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The Overcoat: A Nikolai Gogol Story

The Overcoat: A Nikolai Gogol Story

Written by Nikolai Gogol

Narrated by Deaver Brown


The Overcoat: A Nikolai Gogol Story

Written by Nikolai Gogol

Narrated by Deaver Brown

ratings:
4/5 (20 ratings)
Length:
1 hour
Released:
Apr 28, 2011
ISBN:
9781614961154
Format:
Audiobook

Description

The author of Crime and Punishment, Fyodor Dostoevsky said, "We all come out from Gogol's the Overcoat." The story centers on an impoverished clerk who is dedicated to his job as a routine copyist though not recognized for his hard work. Younger clerks mock him for his dedication. His threadbare overcoat is mocked, as he is. He saves to get a new one and wears it for a glorious evening, only to have it stolen that night. He dies soon thereafter from his great loss. Thereafter his ghost is reported to haunt that part of St. Petersburg where the coat was stolen. The story of a lowly clerk, or Russian, come to nothing was a theme of Gogol and many other 19th century Russian writers.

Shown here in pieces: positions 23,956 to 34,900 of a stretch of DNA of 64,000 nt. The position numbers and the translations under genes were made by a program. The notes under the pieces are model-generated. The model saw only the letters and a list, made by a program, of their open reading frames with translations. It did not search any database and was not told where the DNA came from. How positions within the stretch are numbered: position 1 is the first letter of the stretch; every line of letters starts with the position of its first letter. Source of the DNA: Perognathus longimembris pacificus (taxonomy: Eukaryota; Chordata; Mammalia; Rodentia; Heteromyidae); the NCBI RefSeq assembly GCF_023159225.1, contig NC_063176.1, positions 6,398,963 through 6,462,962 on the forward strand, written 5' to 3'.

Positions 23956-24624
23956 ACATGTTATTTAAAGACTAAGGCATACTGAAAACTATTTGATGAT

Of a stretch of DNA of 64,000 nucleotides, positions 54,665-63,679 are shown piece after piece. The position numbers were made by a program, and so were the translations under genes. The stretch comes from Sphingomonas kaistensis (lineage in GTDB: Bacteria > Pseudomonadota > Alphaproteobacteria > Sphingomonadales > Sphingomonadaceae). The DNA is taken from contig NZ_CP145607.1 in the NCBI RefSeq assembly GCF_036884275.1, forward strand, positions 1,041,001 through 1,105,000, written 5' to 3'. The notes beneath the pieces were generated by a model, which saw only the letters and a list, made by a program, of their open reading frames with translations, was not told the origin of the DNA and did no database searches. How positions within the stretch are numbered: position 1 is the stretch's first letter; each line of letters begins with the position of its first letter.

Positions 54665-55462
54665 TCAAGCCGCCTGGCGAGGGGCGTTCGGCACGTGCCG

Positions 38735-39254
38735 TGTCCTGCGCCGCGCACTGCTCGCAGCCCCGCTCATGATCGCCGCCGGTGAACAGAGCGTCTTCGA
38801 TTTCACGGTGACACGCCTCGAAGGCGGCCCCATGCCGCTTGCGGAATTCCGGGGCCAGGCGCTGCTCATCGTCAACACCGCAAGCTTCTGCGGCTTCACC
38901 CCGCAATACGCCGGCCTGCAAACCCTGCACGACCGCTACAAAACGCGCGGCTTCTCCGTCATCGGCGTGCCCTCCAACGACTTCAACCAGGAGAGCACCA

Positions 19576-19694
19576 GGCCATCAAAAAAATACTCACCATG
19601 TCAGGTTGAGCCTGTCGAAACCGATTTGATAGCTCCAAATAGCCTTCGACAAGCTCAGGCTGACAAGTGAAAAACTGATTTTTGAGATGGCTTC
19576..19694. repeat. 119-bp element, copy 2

Released:
Apr 28, 2011
ISBN:
9781614961154
Format:
Audiobook

About the author

Nikolai Gogol was a Russian novelist and playwright born in what is now considered part of the modern Ukraine. By the time he was 15, Gogol worked as an amateur writer for both Russian and Ukrainian scripts, and then turned his attention and talent to prose. His short-story collections were immediately successful and his first novel, The Government Inspector, was well-received. Gogol went on to publish numerous acclaimed works, including Dead Souls, The Portrait, Marriage, and a revision of Taras Bulba. He died in 1852 while working on the second part of Dead Souls.



Reviews

What people think about The Overcoat

4.0
20 ratings / 3 Reviews
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Reader reviews

  • (1/5)
    The American-accented narrator is a terrible choice. Wouldn’t listen past 10 seconds.
  • (4/5)
    The story was red like a news report. The person reading this particular one did an intro and then a follow up to kind of share his take on the story. I think it was fine I liked it. I do remember reading this as a younger person. The pain of putting all of your desires enjoy and one basket and then to have them ripped away with no hope lives across the ages
  • (1/5)
    The arrogance in the voice is very distracting